The Premo School in Roswell shines a spotlight on its “environmental awareness side” with its submission to Alpharetta’s Scarecrow Harvest.
‘Mother Earth’ scarecrow was created by students, with the direction and guidance from Art Teacher Deb Weidinger, using upcycled materials from students’ basements and attics.
“Our students learned the importance of creating something new, in this case a work of art, from what would have been overlooked and discarded,” said Headmistress Evera Grace Premo.
She estimated “over 50 hours” was spent creating the scarecrow, which also features a real birds’ nest and feeder.
The small private school participates in many Environmental Education activities, including Roswell’s Adopt-A-Stream program.
It is just one of the scarecrows featured in downtown Alpharetta and can be seen at the Scarecrow Harvest on Sept. 29.
The family fall festival is open to the public and plans to feature “live music, quirky face painting, festival food, artsy activities, stimulating story-telling and engaging inflatables,” according to the website.
“Mother Earth” is on display in front of Alpharetta Outfitters at 79 South Main Street.
Headmistress Premo described the decision to open The Premo School as “a huge leap of faith.”
“I felt a strong need to create something different for children, so I left public school with no money and one student,” said Evera Grace Premo.
The Premo School derives its methods from “a child-centered perspective.”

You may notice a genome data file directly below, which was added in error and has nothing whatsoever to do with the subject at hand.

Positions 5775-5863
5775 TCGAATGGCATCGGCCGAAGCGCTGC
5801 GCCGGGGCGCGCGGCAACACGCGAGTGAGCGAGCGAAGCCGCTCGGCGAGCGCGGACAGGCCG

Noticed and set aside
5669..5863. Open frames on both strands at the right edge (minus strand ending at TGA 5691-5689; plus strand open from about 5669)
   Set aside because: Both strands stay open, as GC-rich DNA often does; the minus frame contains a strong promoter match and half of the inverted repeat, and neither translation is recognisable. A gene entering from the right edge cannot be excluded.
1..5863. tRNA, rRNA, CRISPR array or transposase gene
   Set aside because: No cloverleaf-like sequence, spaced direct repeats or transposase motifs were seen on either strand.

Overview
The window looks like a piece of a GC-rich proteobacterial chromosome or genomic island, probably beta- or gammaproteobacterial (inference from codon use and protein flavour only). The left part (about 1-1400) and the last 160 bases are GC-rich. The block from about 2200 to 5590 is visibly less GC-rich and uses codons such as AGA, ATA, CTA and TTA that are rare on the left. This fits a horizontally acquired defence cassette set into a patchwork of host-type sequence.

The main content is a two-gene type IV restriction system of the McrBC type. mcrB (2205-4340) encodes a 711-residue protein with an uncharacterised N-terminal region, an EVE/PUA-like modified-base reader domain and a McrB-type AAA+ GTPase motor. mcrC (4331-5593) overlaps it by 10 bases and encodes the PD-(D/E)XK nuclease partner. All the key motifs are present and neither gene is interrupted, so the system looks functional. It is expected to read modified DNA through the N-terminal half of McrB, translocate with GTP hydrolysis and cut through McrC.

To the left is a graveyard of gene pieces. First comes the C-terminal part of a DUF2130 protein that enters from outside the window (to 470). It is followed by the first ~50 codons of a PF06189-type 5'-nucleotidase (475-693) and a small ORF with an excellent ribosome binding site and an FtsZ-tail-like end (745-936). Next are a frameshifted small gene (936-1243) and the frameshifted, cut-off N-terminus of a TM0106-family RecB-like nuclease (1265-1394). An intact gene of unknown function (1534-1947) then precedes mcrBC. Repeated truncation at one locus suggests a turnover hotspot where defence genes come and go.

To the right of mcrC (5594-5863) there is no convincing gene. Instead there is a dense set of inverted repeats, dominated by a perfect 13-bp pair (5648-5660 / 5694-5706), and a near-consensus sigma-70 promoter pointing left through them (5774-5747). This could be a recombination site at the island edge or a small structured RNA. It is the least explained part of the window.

Classrooms look and feel different from those in traditional public school.
“Our curriculum is developmentally appropriate, meaning that each child is introduced to new ideas and skills at a pace appropriate to that child’s readiness to learn,” said Premo.
She describes “children who learn when they are ready are naturally enthusiastic and love learning.”
The Premo School engages in “multilevel teaching, along with the Kindergarten through 8th grade framework.”
According to Premo it “places an emphasis on the continuum of learning, rather than maintaining grade differences.”
“Students are placed in classes that allow them to reach their highest personal potential,” she said.
Premo noted “research has shown that students in multi-age classrooms strongly outperform students in single-grade classrooms.”
“We encourage students to enthusiastically participate in developing their own abilities and identities,” she said.
Premo recalled “when creating the school, I thought not solely about what students need, but about what humans need in order to thrive.
Students also participate in extracurricular classes, including but not limited to: Yoga, Meditation, First Aid/CPR Training, Home Economics, Community Service and Newspaper; with the goal of “helping them become a well rounded individual.”
Premo’s intent was “to create a school where children could ‘Be.’”
The Premo School encourages students to “work hard and play just as hard” and “actively care their environment and fellow human.”
Students spend time during the school day outside in nature and at recess.
According to Premo, the school strives to offer “an environment where teachers could have the freedom to honor childhood and place value on the importance of time.”
She highlighted “time to think, daydream, research, reflect and get lost in an activity.”
“Where teachers were excited to learn with students and students were inspired to push themselves,” said Premo.
The Premo School is also intended to be “a place that allowed exploration and allowed opportunities to fail; and then to try again.”
She describes her “sweet school” as being “supported and loved” since its start.
The Premo School remains a small, private school.
More information is available at www.thepremoschool.org.